A Brief History of Vintage Matchmaking

We are an obsessed culture, and there are few things we tend to fixate on more than finding love. Over 41 million people in the United States have attempted to find a partner through online dating — a billion-dollar industry that banks on our desire for a connection. But services like OkCupid, Tinder, and Match.com weren’t the first computer-based dating platforms — or the first matchmakers. We spotted eight vintage matchmaking devices and services that demonstrate how dating was done before the age of the Internet.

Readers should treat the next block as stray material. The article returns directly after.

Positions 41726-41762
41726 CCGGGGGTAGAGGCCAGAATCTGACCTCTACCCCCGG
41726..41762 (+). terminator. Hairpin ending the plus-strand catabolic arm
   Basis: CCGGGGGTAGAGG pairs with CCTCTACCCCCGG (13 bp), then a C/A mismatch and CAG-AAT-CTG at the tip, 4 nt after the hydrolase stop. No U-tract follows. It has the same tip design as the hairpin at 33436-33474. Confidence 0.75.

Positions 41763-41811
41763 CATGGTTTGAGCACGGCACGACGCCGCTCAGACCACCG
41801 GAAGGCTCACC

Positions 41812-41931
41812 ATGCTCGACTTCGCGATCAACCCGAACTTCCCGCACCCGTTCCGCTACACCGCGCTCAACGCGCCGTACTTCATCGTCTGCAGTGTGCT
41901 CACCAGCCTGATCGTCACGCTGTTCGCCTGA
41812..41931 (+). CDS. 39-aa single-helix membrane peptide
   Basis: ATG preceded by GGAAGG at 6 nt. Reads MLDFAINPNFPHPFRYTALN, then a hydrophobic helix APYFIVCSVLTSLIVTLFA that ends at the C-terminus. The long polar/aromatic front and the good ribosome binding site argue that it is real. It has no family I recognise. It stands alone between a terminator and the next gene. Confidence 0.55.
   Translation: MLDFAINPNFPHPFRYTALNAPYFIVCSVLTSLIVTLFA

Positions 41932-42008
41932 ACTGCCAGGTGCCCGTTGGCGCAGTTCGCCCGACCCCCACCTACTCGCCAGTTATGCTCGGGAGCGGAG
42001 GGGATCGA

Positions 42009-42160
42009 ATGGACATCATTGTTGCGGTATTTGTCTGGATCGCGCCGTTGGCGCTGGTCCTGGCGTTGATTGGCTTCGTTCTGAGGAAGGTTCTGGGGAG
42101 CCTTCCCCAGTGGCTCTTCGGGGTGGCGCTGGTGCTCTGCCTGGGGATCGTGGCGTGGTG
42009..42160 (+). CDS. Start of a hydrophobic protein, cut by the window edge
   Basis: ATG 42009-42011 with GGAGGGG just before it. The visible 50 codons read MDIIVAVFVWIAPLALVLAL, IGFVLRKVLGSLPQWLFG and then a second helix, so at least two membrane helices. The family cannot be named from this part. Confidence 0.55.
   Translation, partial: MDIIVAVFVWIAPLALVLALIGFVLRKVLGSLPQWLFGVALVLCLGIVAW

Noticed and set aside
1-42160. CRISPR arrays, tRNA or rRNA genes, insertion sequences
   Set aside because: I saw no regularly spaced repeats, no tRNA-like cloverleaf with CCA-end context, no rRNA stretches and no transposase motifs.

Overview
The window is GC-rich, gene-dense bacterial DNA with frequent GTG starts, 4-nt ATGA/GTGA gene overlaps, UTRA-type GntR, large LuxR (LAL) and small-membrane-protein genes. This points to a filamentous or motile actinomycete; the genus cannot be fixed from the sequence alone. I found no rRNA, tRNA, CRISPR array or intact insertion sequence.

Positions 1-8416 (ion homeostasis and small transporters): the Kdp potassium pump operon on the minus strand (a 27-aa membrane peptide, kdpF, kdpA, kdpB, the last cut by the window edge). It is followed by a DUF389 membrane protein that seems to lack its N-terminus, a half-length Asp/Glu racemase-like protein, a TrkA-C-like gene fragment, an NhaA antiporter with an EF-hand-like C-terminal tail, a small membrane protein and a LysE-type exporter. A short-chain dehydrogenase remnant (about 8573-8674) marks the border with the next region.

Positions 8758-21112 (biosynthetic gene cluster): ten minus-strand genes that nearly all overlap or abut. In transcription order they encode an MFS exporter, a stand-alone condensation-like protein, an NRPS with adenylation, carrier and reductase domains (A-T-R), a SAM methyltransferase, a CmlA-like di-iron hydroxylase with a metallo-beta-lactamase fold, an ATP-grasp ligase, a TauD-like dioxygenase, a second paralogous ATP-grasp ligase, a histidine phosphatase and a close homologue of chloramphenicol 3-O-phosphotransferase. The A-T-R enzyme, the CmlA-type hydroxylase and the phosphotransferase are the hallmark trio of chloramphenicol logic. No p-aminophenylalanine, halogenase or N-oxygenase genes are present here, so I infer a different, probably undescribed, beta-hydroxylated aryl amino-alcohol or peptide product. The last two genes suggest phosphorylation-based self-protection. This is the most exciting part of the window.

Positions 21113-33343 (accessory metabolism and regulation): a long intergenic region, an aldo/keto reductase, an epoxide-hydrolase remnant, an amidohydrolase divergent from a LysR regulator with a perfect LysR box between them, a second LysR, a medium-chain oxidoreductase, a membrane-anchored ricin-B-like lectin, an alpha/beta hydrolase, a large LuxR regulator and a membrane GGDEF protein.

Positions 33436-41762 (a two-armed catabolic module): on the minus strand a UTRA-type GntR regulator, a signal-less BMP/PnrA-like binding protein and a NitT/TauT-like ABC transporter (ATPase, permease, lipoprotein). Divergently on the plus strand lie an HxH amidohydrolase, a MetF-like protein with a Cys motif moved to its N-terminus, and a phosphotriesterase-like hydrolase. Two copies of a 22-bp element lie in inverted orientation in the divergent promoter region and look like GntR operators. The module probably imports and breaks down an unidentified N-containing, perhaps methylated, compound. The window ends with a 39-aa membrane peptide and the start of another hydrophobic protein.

In 1955, a small German town was blinded by science when they experimented with a mechanical matchmaking device, dubbed a “slot machine for sweethearts.” Due to a shortage of men (gasp), the machine promised to simplify dating with a few gears and the help of a “love-agent.” The automat contained photos of potential male suitors, accompanied by a detailed description of his life and likes. The women would take that to a company liaison who revealed more information and helped arrange a date. The whole process cost 50 cents. We’re tickled that the below photo of the “love-agent” resembles a James Bond supervillain.